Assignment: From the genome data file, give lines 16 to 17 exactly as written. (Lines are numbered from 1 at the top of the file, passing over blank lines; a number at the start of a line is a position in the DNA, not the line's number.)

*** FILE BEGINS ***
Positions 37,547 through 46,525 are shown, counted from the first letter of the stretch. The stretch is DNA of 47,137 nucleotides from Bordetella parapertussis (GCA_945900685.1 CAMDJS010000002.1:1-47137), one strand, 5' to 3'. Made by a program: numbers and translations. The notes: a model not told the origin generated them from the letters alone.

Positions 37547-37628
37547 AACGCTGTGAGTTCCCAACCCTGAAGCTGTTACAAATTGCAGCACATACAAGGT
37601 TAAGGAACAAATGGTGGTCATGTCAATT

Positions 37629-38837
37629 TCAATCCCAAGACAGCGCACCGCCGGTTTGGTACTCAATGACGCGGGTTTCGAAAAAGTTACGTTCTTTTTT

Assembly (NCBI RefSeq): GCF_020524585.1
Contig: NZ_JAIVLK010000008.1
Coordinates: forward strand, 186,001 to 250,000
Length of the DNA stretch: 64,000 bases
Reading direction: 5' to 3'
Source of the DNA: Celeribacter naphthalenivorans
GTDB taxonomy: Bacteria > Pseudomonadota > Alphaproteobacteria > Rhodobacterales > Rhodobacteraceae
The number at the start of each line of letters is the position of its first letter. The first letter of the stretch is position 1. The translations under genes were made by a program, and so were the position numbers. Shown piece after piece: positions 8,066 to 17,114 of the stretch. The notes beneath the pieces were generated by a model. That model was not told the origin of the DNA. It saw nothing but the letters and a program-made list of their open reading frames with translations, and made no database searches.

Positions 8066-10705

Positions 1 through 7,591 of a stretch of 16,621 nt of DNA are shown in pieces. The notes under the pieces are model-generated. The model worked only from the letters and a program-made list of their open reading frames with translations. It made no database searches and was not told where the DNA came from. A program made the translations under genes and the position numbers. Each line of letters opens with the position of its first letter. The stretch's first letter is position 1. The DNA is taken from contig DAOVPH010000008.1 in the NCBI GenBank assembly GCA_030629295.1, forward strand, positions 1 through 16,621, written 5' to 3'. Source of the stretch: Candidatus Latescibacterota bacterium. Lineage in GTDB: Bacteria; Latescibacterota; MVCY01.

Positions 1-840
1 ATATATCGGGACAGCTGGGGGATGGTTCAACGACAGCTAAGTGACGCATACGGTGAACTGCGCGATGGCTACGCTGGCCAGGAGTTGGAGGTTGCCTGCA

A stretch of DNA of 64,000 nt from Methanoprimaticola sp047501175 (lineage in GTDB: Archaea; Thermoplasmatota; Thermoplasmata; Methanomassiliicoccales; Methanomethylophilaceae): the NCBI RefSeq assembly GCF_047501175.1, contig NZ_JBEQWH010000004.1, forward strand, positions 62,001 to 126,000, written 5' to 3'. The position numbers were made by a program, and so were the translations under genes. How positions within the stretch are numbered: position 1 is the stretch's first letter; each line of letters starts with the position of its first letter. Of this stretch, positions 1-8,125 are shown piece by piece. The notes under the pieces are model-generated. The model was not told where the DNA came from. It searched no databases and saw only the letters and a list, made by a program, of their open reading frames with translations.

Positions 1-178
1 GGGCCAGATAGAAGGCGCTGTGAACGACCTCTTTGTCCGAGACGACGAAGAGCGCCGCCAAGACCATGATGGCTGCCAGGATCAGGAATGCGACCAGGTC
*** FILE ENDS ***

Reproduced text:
Positions 1 through 7,591 of a stretch of 16,621 nt of DNA are shown in pieces. The notes under the pieces are model-generated. The model worked only from the letters and a program-made list of their open reading frames with translations. It made no database searches and was not told where the DNA came from. A program made the translations under genes and the position numbers. Each line of letters opens with the position of its first letter. The stretch's first letter is position 1. The DNA is taken from contig DAOVPH010000008.1 in the NCBI GenBank assembly GCA_030629295.1, forward strand, positions 1 through 16,621, written 5' to 3'. Source of the stretch: Candidatus Latescibacterota bacterium. Lineage in GTDB: Bacteria; Latescibacterota; MVCY01.

Positions 1-840